I JUST got arrested for a DUI, now what?
Law Office of Shira J. Stefanik
Have a Question?
Here are some general questions and answers about what to do after you’re arrested for a DUI in Washington State.
Unless your license is suspended for another reason, your DUI arrest does not automatically mean that your driver’s license is suspended or revoked, but you do not have much time to act. If you were arrested and you provided a breath sample of .08 or higher, or if the arresting officer says that you refused to take a breath test, the officer will send your arrest report to the Department of Licensing (“DOL”). When DOL receives this report, DOL will schedule an automatic license suspension or revocation, and you must request a hearing to contest this suspension or revocation within 7 days. If you miss this deadline, you will lose your license, even if it later turns out that the officer made mistakes.
License suspension is a shorter period of time than revocation, and reinstatement requires fewer steps. The amount of time that your license is suspended or revoked depends on your driving
history and the facts of your case. A breath sample of .15 or above or a refusal means a longer license revocation.
Because of the short timeline to request a hearing, DOL will often generate a suspension notice before they process your hearing request. Once DOL receives your hearing request, the scheduled suspension is cancelled pending the outcome of your DOL hearing.
After the hearing, DOL sends written notice that your license suspension or revocation is upheld and will take effect on the date listed in the notice letter, which is usually about 2 weeks after the notice letter is mailed.
Most people qualify for a Restricted License, which allows you to drive. You will need to submit an application for the Restricted License, pay the application fee, install an Ignition Interlock Device (“IID”) on your car, and obtain high-risk insurance, known as SR-22. Once the DOL has these items, they will issue you a Restricted License and you can drive your IID car during your suspension or revocation. If you drive other people’s cars for work (for example, you drive a company car or you work as a mechanic), you can apply for an employment exception.
You are NOT convicted of the crime of DUI just because you were arrested. You will receive a notice to appear in court to address the criminal charges, but you will not be convicted unless you plead guilty or are found guilty at trial. Being charged with a criminal DUI case will not have automatic conviction consequences. Even if you miss court, you will not be automatically convicted, but the judge in that court will probably issue a warrant for your arrest to bring you to court to address your charges.
Most often, yes. The police make mistakes in these reports, but you will not have a chance to point out those mistakes unless you request a hearing. A skilled DUI lawyer knows what mistakes to look for. The DOL hearing is usually your first opportunity to see the police reports
and evidence against you, because this hearing can happen before criminal DUI charges are filed in court.
YES. The value on the breath test ticket is still something that the prosecutor needs to prove in court, along with proving that the officer’s investigation was valid. A criminal DUI case can sometimes be negotiated to a lesser crime before trial, so it is not an “all or nothing” situation.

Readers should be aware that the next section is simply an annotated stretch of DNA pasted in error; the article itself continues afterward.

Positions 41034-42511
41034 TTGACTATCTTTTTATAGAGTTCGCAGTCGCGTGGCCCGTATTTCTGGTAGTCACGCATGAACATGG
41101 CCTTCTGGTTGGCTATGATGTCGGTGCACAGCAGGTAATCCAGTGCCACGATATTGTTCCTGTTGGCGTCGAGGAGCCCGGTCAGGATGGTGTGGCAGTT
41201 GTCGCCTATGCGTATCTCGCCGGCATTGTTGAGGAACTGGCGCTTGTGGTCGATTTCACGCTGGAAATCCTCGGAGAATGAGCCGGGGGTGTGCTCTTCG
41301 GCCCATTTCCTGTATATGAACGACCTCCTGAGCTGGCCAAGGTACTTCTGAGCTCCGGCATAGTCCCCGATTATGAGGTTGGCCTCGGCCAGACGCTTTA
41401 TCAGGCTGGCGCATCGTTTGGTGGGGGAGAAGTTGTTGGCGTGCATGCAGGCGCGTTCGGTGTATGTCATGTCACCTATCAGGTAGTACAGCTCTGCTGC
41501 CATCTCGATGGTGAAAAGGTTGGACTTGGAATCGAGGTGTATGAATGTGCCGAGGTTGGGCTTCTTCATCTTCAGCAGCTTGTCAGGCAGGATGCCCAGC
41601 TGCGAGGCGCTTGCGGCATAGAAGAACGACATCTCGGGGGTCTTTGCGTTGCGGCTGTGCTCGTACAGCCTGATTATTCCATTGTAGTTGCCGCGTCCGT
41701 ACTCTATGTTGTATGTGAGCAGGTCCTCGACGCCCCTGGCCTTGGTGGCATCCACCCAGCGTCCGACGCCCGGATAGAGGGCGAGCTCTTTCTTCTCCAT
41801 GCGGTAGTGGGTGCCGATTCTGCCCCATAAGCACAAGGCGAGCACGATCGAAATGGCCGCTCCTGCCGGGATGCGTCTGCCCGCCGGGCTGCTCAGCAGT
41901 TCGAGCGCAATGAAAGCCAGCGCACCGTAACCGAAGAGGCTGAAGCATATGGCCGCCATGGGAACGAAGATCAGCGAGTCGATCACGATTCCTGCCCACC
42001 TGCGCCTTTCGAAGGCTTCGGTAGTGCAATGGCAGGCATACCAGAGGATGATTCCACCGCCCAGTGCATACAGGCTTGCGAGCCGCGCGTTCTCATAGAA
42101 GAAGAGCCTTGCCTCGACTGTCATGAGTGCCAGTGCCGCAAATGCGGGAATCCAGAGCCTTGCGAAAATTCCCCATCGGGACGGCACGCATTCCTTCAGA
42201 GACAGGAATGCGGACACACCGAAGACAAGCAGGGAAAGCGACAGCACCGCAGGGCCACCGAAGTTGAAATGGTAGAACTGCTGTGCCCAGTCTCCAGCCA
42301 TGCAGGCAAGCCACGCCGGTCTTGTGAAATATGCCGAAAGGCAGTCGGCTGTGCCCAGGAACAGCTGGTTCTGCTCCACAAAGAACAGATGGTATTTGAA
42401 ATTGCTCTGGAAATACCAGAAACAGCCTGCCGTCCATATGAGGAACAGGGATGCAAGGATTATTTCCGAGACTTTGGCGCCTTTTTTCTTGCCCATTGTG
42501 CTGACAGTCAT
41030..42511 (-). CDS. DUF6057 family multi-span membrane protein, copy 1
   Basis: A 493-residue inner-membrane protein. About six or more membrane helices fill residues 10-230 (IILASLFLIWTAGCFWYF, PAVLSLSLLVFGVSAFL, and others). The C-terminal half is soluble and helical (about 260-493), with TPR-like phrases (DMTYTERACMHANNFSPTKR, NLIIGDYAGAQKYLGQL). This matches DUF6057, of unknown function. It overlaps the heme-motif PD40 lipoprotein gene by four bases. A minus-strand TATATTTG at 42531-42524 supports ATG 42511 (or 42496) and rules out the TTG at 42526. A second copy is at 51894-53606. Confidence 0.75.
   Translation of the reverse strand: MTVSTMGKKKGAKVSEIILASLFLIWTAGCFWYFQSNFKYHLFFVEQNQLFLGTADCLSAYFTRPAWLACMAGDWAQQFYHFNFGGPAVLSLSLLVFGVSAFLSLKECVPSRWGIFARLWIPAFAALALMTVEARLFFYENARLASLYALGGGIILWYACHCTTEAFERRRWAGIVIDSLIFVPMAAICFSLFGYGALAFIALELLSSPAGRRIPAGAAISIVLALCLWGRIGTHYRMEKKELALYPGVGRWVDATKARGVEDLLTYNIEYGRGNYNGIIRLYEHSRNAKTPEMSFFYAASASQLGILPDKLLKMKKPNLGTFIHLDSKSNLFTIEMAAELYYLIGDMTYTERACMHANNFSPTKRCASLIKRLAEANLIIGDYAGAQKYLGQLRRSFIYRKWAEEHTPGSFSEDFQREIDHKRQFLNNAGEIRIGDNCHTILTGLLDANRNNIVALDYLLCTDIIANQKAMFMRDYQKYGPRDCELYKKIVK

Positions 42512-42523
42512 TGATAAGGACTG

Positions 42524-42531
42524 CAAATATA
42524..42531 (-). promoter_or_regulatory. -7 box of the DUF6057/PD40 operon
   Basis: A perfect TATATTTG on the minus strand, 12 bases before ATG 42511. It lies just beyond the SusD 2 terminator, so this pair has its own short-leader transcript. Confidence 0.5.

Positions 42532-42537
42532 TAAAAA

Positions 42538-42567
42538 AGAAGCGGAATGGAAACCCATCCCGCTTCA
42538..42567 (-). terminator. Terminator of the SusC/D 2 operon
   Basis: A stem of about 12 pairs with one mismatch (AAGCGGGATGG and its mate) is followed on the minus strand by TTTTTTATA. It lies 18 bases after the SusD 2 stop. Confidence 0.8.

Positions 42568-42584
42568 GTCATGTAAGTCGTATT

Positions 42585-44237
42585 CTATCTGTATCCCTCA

The DOL only initiates an administrative suspension if your breath test was a .08 or higher.
Maybe. The prosecutors will charge you with DUI if you blew a .08 or higher under the “per se” prong of the statute, but the prosecutors can also charge you with a DUI by claiming you were “affected by” the alcohol you consumed. If you only blew a .06, but your driving and your demeanor indicate you were intoxicated, you may still get charged with DUI.
The prosecutors will use your appearance, your demeanor, your driving and the fact that you refused against you and you will likely be charged with DUI. A conviction for a refusal DUI carries consequences of more jail time, higher fees, and longer license revocation than breath test DUIs.
The Washington State Toxicology Lab needs to analyze your blood sample, write their report and send it to the prosecutor and the DOL. This could take several months, or even a year or more, depending on how backlogged the tox lab is. Blood results take much longer to get, whereas breath results are immediate.
It depends. Some jurisdictions file charges right away even if they do not have your blood sample yet, and some jurisdictions wait for the blood sample before they file criminal DUI charges. If you have prior DUI criminal charges, the prosecutor may decide to file new charges right away even if they do not have your blood yet. Make sure to update your address with DOL so you will receive notice when your charges are filed.
It depends on your history, your substance use, and the facts of your case. It can be helpful for your case and for your well-being to get a substance use evaluation to determine what level of treatment might benefit you sooner rather than later.
A Deferred Prosecution is a treatment-based option where petition the Court to allow you to engage in a rigorous treatment program to avoid conviction. If you are successful in your Deferred Prosecution program, your DUI charge will ultimately be dismissed. The Court will only approve your participation in a Deferred Prosecution program if you sincerely believe that you suffer from a substance use or a mental health disorder that contributed to your charge, and you file a treatment plan that you intend to follow. Some people benefit from this program, but depending on the facts and circumstances, it is not the best option for everyone. You will need to discuss your case and your circumstances in depth with your DUI lawyer to figure out if a Deferred Prosecution is the best resolution for you.